And inside, they find a ton of cool science stuff, but the biggest prize of all is an experimental super-suit that Hank Pym was building. And sure enough…sigh…Darren Cross puts on the suit and…groan…reveals himself as the new, movie-based Yellowjacket.
Comic Rating: 4/10 – Pretty Bad.
I went on a long enough rant about how Spencer just throws courtroom procedure out the window, so I won’t bother with that again. Lots of TV shows and comics and whatever else get courtrooms all wrong for the sake of drama, but Spencer really pushes the envelope here. No care is taken to treat the courtroom scene as anything resembling proper procedure. And what’s the point of courtroom drama if you don’t even really use the courtroom? This issue is bad even beyond that, though.
There’s little to no real meaningful interactions between any of the characters, despite this being a big moment. Scott basically just sits back and makes snappy remarks while all the courtroom people talk. He mentions his old team with She-Hulk, but their relationship here is basically just She-Hulk scolding Scott for this or that. And when Janice shows up, despite her long and fun history with Scott, she’s basically just a spiteful ex who wants to go to extreme lengths to punish him. She says it’s because he didn’t call her, even though Scott points out he was in prison.
The Yellowjacket reveal at the end is as groan-worthy as it gets. The artist shows the costume in shadow first, with just enough color peaking through that the reader know exactly what’s about to happen. But then we turn the page and get this nonsense:
The movie Yellowjacket design is awesome. It’s badass and dominant, detailed and iconic. This is just a garbled mess of ‘kewl’ with a couple dumb-looking robo-appendages thrown on. This is a hideous design. And if Marvel was just going to make Darren Cross into Yellowjacket all this time, why not just make a movie-accurate costume? What’s stopping them? That’s clearly what they’re going for.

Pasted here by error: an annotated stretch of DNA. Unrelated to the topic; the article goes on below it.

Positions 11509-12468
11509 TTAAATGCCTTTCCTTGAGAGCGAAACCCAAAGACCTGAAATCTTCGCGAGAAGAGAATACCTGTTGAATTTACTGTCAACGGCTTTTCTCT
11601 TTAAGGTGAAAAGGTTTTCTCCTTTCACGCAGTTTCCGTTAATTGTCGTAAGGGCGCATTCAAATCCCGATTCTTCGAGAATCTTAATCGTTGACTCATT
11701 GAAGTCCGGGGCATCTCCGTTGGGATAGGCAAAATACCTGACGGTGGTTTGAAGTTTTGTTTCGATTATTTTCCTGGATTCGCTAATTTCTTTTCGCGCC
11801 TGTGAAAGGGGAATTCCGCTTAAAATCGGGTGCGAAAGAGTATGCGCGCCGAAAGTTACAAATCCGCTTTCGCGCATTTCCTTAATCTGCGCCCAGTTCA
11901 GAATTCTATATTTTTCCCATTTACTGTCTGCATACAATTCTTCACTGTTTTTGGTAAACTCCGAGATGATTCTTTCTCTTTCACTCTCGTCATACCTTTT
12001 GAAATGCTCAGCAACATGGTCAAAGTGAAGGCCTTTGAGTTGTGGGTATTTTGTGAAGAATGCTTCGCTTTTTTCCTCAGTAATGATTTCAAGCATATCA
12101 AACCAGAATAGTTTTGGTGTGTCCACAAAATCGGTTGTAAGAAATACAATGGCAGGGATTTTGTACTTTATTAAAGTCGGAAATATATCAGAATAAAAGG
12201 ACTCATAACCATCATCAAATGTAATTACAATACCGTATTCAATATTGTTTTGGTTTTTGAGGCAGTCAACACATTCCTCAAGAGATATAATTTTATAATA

This page also shows off one of the issue’s other big detriments: the art. I’m sure Brent Schoonover is a fine person and artist, but his work on this issue is mediocre at best. The characters are not nearly as well-defined, emotive or staged as we’re used to, and everything just has the sheen of a low-tier talent. It adds fuel to the fire that Marvel just chucked some fill-in artist on this story to get it out the door. Regular series artist Ramon Rosanas has been a superstar on this comic, and he even drew the previous issue, which was basically filler. Why not have Schoonover on the filler issue and Rosanas on the big trial issue? Hopefully this means they’re saving Rosanas for a big, blowout final issue. That would be the only excuse.
Astonishing Ant-Man #12 is a hugely disappointing comic. In what seems like it should be the big climax of the series, Marvel and the creative team just limp things along. The series is being cancelled, and everything involved in this issue, from the story to the art to basic logic, seems to be rushing out the door.
Harley Quinn #4
Writers: Amanda Conner and Jimmy Palmiotti
Artist: Joseph Michael Lisner
I wish I knew what directions Conner and Palmiotti are given from the DC higher ups. Their Harley Quinn comic is the top selling comic in the industry these days, blowing everything else out of the water. The series definitely deserves that love, but this is one weird book.
After strolling around Coney Island for a bit and dealing with the usual riff raff, Harley gets a tip that the scammers who have been calling and stealing from people at her nursing home are based in India. So she and Bolly Quinn hop on a plane and fly over to fight them, with help from Bolly’s handsome cousin Hari.
They take a quick tour of traffic in India, fight their way through a big skyscraper that’s guarded by a giant robot, and find a room full of robotic people all calling around for their scams. Harley eventually defeats the giant robot and finds evidence of where the operation’s boss hangs out. She then proceeds to fly to Moscow and cuts his throat, while telling his girlfriend to shut down all scamming operations. Then she and Bolly Quinn enjoy the flight back home.